And although the alleged suspicions and fantastic ridicule engulfing Mnangagwa make for excellent media material and exact a measure of karma for his Gukurahundi and alleged Godfrey Majonga exploits, you cannot escape the fact that politics in Zimbabwe is laced with tomblike fear and dark intent that belie the peaceful democracy and significant well-being the nation has craved since 1980.
Once Mnangagwa has been banished all efforts will be directed towards the 2018 elections and here is why the comrades can afford to have a playground fight real close to a crucial election period: the opposition has lost its mojo and run short of fresh ideas.
See, you could do all that is right in this tough situation – such as run a clever campaign built on solid ideas and mobilise people to register to vote in numbers – but still lose the elections. The same underhand plans and resources that have been employed to render Mnangagwa a harmless and hopeless Crocodile Dundee comic character will be magnified a thousand times over and focused squarely on opposition forces.
Only a fearless leader with a clear and fresh strategy and a sense of boundless self-sacrifice can help deliver a new and brighter Zimbabwe. Zanu-PF will accept a few losses here and there in the next elections, because of the economic situation, but still expect to win overall. Suffice it to say, such a victory will not resolve an economic quagmire and inspire fresh hope.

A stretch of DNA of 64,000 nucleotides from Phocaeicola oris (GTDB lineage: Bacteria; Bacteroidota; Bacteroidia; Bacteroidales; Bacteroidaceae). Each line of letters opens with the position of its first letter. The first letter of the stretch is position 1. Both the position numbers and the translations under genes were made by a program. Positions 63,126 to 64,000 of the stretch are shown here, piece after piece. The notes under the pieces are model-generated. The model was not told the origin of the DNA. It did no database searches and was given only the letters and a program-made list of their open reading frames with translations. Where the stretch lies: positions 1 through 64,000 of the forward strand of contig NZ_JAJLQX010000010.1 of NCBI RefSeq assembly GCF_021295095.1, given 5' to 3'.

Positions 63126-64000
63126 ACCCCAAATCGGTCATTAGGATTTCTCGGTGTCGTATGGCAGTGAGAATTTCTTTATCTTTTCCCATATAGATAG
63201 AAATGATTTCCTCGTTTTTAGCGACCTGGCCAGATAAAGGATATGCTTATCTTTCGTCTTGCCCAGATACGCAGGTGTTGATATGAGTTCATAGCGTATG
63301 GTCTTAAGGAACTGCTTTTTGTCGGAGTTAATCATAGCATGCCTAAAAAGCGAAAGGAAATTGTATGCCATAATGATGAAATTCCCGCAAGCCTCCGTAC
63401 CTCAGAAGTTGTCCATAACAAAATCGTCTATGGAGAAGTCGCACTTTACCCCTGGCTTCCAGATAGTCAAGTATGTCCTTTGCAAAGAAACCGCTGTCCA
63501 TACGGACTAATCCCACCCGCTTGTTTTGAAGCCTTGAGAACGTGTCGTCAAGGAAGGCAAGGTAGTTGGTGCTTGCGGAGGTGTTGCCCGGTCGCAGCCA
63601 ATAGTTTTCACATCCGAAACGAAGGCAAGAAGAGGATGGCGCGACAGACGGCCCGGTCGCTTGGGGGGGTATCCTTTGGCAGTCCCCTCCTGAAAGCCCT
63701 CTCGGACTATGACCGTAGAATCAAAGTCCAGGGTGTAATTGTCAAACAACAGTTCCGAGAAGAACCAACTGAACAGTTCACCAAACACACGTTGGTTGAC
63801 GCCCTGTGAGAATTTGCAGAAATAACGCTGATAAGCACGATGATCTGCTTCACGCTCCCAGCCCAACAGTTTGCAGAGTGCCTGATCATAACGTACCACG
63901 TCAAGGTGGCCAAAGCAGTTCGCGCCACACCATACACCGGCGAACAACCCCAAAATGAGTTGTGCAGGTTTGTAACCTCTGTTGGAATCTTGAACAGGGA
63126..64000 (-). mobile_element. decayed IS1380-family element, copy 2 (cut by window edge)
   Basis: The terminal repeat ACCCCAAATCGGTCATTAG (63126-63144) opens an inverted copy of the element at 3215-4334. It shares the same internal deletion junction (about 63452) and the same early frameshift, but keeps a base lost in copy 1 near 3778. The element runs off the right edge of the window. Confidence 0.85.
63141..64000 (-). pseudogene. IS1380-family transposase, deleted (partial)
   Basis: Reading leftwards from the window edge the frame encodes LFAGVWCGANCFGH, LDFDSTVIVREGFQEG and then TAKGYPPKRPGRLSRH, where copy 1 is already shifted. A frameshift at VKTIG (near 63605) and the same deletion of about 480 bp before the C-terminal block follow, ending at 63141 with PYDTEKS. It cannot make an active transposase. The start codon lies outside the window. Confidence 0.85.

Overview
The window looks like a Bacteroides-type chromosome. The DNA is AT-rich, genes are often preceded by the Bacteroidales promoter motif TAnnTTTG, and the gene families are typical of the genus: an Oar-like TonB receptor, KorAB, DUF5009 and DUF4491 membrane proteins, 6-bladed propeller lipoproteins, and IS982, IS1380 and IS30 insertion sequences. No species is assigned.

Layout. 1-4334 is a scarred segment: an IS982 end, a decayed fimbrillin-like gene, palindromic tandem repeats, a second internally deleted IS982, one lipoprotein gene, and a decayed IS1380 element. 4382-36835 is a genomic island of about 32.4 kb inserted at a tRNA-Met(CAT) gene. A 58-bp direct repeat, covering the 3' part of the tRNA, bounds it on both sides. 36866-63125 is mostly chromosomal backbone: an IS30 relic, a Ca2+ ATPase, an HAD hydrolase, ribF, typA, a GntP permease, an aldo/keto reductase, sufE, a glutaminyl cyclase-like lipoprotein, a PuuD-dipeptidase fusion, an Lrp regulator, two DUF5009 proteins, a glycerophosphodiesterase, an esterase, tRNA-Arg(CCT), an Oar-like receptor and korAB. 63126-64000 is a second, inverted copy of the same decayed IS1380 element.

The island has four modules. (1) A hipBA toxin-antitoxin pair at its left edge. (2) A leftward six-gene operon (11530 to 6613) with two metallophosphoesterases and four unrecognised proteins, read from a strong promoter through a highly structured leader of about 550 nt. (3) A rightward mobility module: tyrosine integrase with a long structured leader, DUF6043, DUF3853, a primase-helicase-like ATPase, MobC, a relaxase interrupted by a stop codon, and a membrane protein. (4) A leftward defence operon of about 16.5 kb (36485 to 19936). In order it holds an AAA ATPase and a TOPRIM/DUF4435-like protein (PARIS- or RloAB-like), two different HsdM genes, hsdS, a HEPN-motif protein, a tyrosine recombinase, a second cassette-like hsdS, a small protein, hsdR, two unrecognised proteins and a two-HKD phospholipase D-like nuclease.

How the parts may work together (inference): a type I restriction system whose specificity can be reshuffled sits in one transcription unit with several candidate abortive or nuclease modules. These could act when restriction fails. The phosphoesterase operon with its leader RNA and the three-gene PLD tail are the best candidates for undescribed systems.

What then will it take to force Zanu-PF to enact far-reaching media, security sector and electoral reforms in time for the next elections, especially when almost all external actors – this includes the AU and SADC, have grown numb to the political schisms that cause seismic challenges and disagreements within Zimbabwe all the time? People must embark on ceaseless legal and peaceful protests.
Without colossal shows of unhappiness on the streets and the simultaneous application of targeted, lawful pressure on selected state officials the chances of realising positive changes will remain slim at best. And without a leader who is willing to give up all for a national cause and lead the people to the next phase of social, economic and political independence nothing will change and the nation might descend into a Venezuelan dilemma with no caution.
Unless there is a candidate who can go toe-to-toe with the Mugabes in an extraordinarily hostile and lopsided climate and win the presidential election so convincingly well the victory will be incontestable in court things will head south again. American civil rights icon and peace activist Martin Luther King died on the battleground.
But before he passed on he had proposed and led a host of huge, impactful and peaceful political campaigns that compelled a racist and rather reluctant government to enact fresh rights for much-repressed African-Americans. Zimbabwe will have to unearth its own Martin Luther King Jnr soon, if change is ever to materialise in the near future, or else “Her Excellency Grace Mugabe,” with her supporters and securocrats in tow, will succeed her husband.